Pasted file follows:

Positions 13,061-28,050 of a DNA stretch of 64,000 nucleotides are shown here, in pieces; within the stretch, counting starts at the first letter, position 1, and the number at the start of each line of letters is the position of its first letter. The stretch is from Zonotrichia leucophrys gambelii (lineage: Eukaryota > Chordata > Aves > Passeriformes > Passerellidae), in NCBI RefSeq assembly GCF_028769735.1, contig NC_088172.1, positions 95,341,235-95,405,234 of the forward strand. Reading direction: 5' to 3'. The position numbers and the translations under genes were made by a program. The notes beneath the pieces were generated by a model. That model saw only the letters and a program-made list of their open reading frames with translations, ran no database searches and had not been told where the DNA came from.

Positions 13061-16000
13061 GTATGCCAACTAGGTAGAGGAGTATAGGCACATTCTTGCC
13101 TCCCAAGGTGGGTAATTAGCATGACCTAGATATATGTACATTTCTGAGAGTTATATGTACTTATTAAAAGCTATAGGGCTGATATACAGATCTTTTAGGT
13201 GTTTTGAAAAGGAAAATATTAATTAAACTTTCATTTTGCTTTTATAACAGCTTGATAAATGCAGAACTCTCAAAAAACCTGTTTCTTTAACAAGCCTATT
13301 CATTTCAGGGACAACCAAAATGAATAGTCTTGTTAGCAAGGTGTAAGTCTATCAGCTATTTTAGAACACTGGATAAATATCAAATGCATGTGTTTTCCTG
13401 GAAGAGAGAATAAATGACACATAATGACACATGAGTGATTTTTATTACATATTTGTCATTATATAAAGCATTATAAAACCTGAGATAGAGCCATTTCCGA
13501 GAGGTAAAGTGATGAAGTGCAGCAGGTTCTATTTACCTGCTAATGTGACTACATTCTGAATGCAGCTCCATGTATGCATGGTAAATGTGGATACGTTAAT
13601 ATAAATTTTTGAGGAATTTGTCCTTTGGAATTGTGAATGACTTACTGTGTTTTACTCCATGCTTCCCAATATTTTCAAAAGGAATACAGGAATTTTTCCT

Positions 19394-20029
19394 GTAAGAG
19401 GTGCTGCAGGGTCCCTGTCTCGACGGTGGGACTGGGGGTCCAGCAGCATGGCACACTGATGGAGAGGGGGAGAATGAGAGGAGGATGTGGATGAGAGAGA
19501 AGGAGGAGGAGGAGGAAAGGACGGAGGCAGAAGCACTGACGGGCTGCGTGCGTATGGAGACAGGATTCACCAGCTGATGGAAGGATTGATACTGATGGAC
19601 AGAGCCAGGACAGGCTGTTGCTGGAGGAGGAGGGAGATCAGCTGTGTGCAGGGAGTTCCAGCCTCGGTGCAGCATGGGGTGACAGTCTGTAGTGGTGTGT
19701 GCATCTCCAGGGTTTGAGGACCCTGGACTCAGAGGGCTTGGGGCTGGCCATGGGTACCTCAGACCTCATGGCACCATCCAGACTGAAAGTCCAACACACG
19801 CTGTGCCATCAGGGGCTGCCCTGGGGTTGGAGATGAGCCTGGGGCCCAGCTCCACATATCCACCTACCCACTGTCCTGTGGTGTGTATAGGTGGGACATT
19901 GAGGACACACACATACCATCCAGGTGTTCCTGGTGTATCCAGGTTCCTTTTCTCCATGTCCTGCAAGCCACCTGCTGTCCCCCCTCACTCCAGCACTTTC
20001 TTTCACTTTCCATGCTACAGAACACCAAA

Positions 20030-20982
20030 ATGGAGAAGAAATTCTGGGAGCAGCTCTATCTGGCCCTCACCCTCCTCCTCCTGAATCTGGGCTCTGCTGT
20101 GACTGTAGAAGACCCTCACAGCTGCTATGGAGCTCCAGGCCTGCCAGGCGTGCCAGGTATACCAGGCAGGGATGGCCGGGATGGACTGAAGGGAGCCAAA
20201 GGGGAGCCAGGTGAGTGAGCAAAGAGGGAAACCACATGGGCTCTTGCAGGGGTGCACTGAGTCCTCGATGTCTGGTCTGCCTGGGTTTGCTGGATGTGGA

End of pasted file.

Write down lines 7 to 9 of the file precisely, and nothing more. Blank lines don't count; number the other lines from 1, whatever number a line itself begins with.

13401 GAAGAGAGAATAAATGACACATAATGACACATGAGTGATTTTTATTACATATTTGTCATTATATAAAGCATTATAAAACCTGAGATAGAGCCATTTCCGA
13501 GAGGTAAAGTGATGAAGTGCAGCAGGTTCTATTTACCTGCTAATGTGACTACATTCTGAATGCAGCTCCATGTATGCATGGTAAATGTGGATACGTTAAT
13601 ATAAATTTTTGAGGAATTTGTCCTTTGGAATTGTGAATGACTTACTGTGTTTTACTCCATGCTTCCCAATATTTTCAAAAGGAATACAGGAATTTTTCCT